We must therefore stick to the original, obvious meaning. The name Christians was first given at Antioch (Acts xi. 26) to "the disciples," to those who accepted the teaching of the apostles. There is no question of its being restricted to those who profited by that teaching as much as they should have. There is no question of its being extended to those who in some refined, spiritual, inward fashion were "far closer to the spirit of Christ" than the less satisfactory of the disciples. The point is not a theological, or moral one. It is only a question of using words so that we can all understand what is being said. When a man who accepts the Christian doctrine lives unworthily of it, it is much clearer to say he is a bad Christian than to say he is not a Christian.

Which ties in with what jar has said:
jar writes:

In discussions at EvC and at other places, when the more horrific acts are brought up, one response I often hear is “They were not real Christians” or “That is not what Christ taught.” I disagree with the former, and agree with the later. I also think that using either as an excuse or as a way to shirk responsibility is dishonest. Granted it is not what Christ taught but it IS what Christians did, and in every case I examined, the people were honest, sincere and believed strongly that what they were doing was right and that it was the Christian thing to do. They were all sure that they were morally right.

As a side note, I don't want anyone here at EvC to think that my belief system is simply copying jars belief system The reason that I quote jar so much is that he always challenged me and I had to learn the other side of the arguments in order to defend mine.

jar writes:

Like the Bible you need to remember it (CS Lewis radio lectures) is an anthology and NOT a book.

An anthology, eh? I need to understand that word.

Websters writes:

Anthology..noun-a published collection of poems or other pieces of writing.
2) a collection of selected literary pieces or passages or works of art or music

You once called The collection of books known as The Bible an anthology of anthologies. Where you and I currently differ is that you ascribe most of it as mythology where I believe that it is wisdom from God, written down by men.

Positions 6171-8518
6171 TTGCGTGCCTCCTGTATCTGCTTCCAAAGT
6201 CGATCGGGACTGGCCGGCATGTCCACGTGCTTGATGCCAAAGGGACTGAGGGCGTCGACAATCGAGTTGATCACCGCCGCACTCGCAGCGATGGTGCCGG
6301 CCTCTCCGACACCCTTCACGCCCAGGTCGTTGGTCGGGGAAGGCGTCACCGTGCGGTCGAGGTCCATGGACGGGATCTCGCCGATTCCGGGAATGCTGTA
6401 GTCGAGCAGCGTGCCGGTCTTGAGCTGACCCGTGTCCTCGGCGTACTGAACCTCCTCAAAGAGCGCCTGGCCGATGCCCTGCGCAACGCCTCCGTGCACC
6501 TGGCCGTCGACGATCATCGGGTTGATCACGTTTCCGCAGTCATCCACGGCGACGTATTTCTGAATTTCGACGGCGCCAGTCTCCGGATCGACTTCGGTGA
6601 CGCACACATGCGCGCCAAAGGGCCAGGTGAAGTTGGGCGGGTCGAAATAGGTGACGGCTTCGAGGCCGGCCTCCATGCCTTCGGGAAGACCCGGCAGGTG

Back To Lewis.

quote:

Contents

Book I. RIGHT AND WRONG AS A CLUE TO THE MEANING OF THE UNIVERSE

1. The Law of Human Nature
2. Some Objections
3. The Reality of the Law
4. What Lies Behind the Law
5. We Have Cause to Be Uneasy

Book II. WHAT CHRISTIANS BELIEVE

1. The Rival Conceptions of God
2. The Invasion
3. The Shocking Alternative
4. The Perfect Penitent
5. The Practical Conclusion

Book III. CHRISTIAN BEHAVIOUR

1. The Three Parts of Morality
2. The "Cardinal Virtues"
3. Social Morality
4. Morality and Psychoanalysis
5. Sexual Morality
6. Christian Marriage
7. Forgiveness
8. The Great Sin
9. Charity
10. Hope
11. Faith
12. Faith

Book IV. BEYOND PERSONALITY: OR FIRST STEPS IN THE DOCTRINE OF THE
TRINITY

1. Making and Begetting
2. The Three-Personal God
3. Time and Beyond Time
4. Good Infection
5. The Obstinate Toy Soldiers
6. Two Notes
7. Let's Pretend
8. Is Christianity Hard or Easy?
9. Counting the Cost
10. Nice People or New Men
11. The New Men



I am currently in Book I.

Chance as a real force is a myth. It has no basis in reality and no place in scientific inquiry. For science and philosophy to continue to advance in knowledge, chance must be demythologized once and for all. –RC Sproul
"A lie can travel half way around the world while the truth is putting on its shoes." –Mark Twain

This message is a reply to:
 Message 5 by jar, posted 04-02-2016 8:00 PM jar has not yet responded

  
Phat
Member
Posts: 10230
From: Denver,Colorado USA
Joined: 12-30-2003
Member Rating: 1.3


Message 7 of 8 (781269)
04-03-2016 8:35 AM


The Law of Human Nature
In Book One, The Law of Human Nature, Lewis touches on a variety of subjects concerning human nature, morality, and the difference between instinct and impulse.
Quarrelling means trying to show that the other man is in the wrong. And there would be no sense in trying to do that unless you and he had some sort of agreement as to what Right and Wrong are; just as there would be no sense in saying that a footballer had committed a foul unless there was some agreement about the rules of football.